In Washington Fidelity Nat. Ins. Co. v. Burton, 287 U.S. 97, 53 S.Ct. 26, 77 L.Ed. 196 (1932), the insurer failed to deliver with the policy a copy of the application.Summary of this case from Blair v. Prudential Insurance Co. of America
Argued October 20, 1932. Decided November 7, 1932.
Section 657 of the Code of the District of Columbia, as amended, provides that each life insurance company doing business in the District shall deliver with each policy issued by it a copy of the application made by the insured, so that the whole contract may appear in the said application and policy, "in default of which no defense shall be allowed to such policy on account of anything contained in, or omitted from, such application." Held: That where the policy declared that it constituted the entire agreement, the fact that no application was delivered with it did not preclude a defense based upon a provision of the policy avoiding it if the insured was not in sound health at the time of issue. P. 100. 56 F.2d 300, reversed.
Mr. Gilbert L. Hall, with whom Messrs. Walter C. Clephane and J. Wilmer Latimer were on the brief, for petitioner. Mr. W. Gwynn Gardiner, with whom Mr. George A. Maddox was on the brief, for respondent.
Messrs. Benjamin S. Minor, H. Prescott Gatley, and Arthur P. Drury, by leave of Court, filed a brief as amici curiae.
Respondent sued in the municipal court of the District of Columbia to recover the amount of an insurance policy issued by petitioner December 12, 1927, on the life of her husband, who died May 22, 1929. The policy was delivered to the insured and all premiums were paid in the District of Columbia where he lived. Adequate proof of death, plaintiff's demand for payment and defendant's refusal to pay were conceded. The policy contained these provisions: "This Policy constitutes the entire agreement between the Company and the Insured and the holder and owner hereof. . . . If the Insured . . . is not in sound health on the date hereof . . . the Company may declare this Policy void . . ." Section 657 of the District Code (Act of March 3, 1901, 31 Stat. 1294, as amended by Act of June 30, 1902, 32 Stat. 534) provides: "Each life insurance company, benefit order and association doing a life insurance business in the District of Columbia shall deliver with each policy issued by it a copy of the application made by the insured so that the whole contract may appear in said application and policy, in default of which no defense shall be allowed to such policy on account of anything contained in, or omitted from, such application." The company did not deliver with the policy or otherwise a copy of an application therefor. Indeed, there was no evidence that any had been made. Defendant offered evidence to show that, at the date of the issue of the policy, the insured was not in sound health. Plaintiff objected on the ground that no copy of the application was delivered with the policy. The court, relying on the statute, sustained the objection and refused to permit defendant to interpose that defense and gave judgment for plaintiff. The Court of Appeals affirmed. 56 F.2d 300.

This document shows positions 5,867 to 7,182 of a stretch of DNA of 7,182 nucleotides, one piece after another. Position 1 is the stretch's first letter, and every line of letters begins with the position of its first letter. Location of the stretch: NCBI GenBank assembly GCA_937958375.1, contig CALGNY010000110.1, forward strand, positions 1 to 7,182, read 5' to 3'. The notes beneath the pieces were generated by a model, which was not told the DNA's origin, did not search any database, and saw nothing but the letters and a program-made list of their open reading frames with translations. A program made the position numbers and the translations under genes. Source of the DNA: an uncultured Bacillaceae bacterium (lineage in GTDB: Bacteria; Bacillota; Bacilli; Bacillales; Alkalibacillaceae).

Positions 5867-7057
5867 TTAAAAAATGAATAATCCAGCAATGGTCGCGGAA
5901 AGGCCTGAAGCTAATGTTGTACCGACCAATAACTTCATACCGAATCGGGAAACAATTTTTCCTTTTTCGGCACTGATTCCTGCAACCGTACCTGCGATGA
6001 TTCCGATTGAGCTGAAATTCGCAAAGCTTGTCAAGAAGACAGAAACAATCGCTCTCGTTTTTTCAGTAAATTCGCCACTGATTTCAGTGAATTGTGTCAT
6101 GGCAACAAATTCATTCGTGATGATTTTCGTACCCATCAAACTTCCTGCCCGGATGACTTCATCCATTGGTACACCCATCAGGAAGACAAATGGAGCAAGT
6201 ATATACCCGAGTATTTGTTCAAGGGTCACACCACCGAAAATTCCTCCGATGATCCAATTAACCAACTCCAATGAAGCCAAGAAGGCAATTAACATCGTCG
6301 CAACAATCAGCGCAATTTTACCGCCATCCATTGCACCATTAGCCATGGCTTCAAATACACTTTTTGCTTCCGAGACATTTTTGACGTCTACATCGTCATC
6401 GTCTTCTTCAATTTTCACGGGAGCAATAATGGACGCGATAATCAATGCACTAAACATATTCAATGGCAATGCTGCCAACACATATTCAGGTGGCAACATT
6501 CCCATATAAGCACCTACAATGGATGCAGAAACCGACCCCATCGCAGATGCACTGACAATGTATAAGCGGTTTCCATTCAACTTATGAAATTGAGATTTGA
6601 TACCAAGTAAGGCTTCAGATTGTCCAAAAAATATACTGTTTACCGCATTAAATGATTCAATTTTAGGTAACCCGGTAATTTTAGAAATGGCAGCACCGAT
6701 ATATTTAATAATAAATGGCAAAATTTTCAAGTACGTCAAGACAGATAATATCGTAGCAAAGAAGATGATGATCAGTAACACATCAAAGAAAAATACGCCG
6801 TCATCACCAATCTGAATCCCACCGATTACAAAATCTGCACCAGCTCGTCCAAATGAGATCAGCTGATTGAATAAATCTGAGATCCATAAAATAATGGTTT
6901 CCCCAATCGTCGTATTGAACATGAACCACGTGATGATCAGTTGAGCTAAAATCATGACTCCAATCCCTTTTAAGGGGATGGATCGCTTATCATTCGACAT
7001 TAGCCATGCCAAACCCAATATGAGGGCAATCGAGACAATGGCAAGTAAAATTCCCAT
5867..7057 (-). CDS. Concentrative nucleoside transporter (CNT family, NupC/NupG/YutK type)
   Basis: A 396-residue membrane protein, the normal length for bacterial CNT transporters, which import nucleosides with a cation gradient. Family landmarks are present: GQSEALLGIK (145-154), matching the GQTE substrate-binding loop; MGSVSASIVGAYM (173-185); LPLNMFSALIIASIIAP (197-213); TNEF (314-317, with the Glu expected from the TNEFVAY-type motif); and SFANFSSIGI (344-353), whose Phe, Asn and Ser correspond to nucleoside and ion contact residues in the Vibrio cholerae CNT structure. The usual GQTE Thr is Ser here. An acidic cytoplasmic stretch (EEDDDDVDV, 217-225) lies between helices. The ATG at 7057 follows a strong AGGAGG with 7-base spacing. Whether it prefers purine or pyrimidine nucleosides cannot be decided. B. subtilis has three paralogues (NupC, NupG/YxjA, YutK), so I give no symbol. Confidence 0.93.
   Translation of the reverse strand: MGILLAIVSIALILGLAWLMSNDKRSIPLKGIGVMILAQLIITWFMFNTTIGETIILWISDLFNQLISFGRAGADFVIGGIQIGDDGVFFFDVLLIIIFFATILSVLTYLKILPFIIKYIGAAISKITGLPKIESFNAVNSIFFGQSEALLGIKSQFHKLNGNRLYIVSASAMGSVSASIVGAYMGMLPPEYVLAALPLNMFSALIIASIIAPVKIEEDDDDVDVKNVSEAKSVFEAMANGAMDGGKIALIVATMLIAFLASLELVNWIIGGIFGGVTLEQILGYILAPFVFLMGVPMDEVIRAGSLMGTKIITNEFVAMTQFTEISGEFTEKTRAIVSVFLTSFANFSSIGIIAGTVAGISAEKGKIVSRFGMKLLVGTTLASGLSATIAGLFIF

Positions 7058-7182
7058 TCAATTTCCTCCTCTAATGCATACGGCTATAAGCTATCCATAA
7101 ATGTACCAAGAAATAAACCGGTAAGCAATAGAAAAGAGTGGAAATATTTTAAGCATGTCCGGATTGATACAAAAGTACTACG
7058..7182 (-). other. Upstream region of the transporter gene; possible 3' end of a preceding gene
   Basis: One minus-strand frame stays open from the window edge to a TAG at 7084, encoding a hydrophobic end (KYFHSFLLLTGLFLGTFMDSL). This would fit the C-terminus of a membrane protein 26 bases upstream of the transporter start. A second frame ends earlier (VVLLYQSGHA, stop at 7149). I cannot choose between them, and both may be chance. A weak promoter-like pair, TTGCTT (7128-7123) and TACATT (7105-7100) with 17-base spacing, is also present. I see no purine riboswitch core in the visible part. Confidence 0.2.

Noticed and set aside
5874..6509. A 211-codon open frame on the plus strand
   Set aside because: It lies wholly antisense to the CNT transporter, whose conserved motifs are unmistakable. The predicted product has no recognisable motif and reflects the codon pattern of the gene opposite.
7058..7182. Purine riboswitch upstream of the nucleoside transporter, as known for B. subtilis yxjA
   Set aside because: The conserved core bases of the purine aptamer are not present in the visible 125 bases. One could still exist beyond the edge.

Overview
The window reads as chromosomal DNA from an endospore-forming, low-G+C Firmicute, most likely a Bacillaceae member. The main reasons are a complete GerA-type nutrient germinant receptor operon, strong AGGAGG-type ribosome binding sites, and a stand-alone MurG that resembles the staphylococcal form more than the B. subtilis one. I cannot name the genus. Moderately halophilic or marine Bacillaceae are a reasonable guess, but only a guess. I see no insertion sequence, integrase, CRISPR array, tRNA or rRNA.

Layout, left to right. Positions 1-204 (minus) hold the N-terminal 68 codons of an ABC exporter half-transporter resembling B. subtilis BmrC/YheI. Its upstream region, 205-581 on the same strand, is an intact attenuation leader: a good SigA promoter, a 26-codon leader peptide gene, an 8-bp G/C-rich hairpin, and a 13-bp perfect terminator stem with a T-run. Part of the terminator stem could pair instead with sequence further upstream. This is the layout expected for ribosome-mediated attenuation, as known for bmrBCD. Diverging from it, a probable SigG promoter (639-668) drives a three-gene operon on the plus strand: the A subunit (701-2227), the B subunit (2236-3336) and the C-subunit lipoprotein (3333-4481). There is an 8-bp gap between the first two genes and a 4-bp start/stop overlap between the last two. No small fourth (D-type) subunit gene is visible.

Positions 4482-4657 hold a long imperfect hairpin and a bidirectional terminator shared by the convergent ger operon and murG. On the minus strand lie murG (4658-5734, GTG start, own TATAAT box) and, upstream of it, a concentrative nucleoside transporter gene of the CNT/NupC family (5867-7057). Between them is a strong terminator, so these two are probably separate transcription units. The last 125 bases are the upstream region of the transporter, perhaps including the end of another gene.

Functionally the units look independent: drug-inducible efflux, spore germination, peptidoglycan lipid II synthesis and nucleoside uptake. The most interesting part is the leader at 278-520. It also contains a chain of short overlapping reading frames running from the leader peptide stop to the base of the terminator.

The sole question is whether § 657 was rightly construed.
The Court of Appeals assumed as a matter of common knowledge that life insurance policies are issued on written applications and that in this case one had been made by the insured. Without deciding whether that assumption is warranted, we shall consider the case as if it were shown that the assured applied in writing for the insurance in question. In the absence of a statute forbidding it, contracts of insurance may be made orally. Relief Fire Ins. Co. v. Shaw, 94 U.S. 574. There is no such prohibition in the District of Columbia. In § 657 the word "policy" and the phrase "a copy of the application" plainly indicate that writings are meant ( Trustees of the First Baptist Church v. Brooklyn Fire Ins. Co., 19 N.Y. 305, 308), and that the statute does not extend to oral applications. The construction generally put upon enactments like the one before us indicates that the principal if not the only purpose is that, if there be an application, a copy of it shall be attached to or otherwise delivered with the policy so that the documents showing the entire agreement shall be made available to the insured. That serves to guard the insured against misunderstanding as to his contract and, in case of controversy with the company, to protect him against surprise, inconvenience and danger of injustice liable to arise where the policy does not contain the entire agreement and refers for parts of it to applications or other papers. That purpose is reflected clearly by the clause that, in default of the required delivery of a copy of the application, no defense shall be allowed to such policy on account of anything "contained in, or omitted from, such application." And the barring of such defenses is the only consequence declared to result.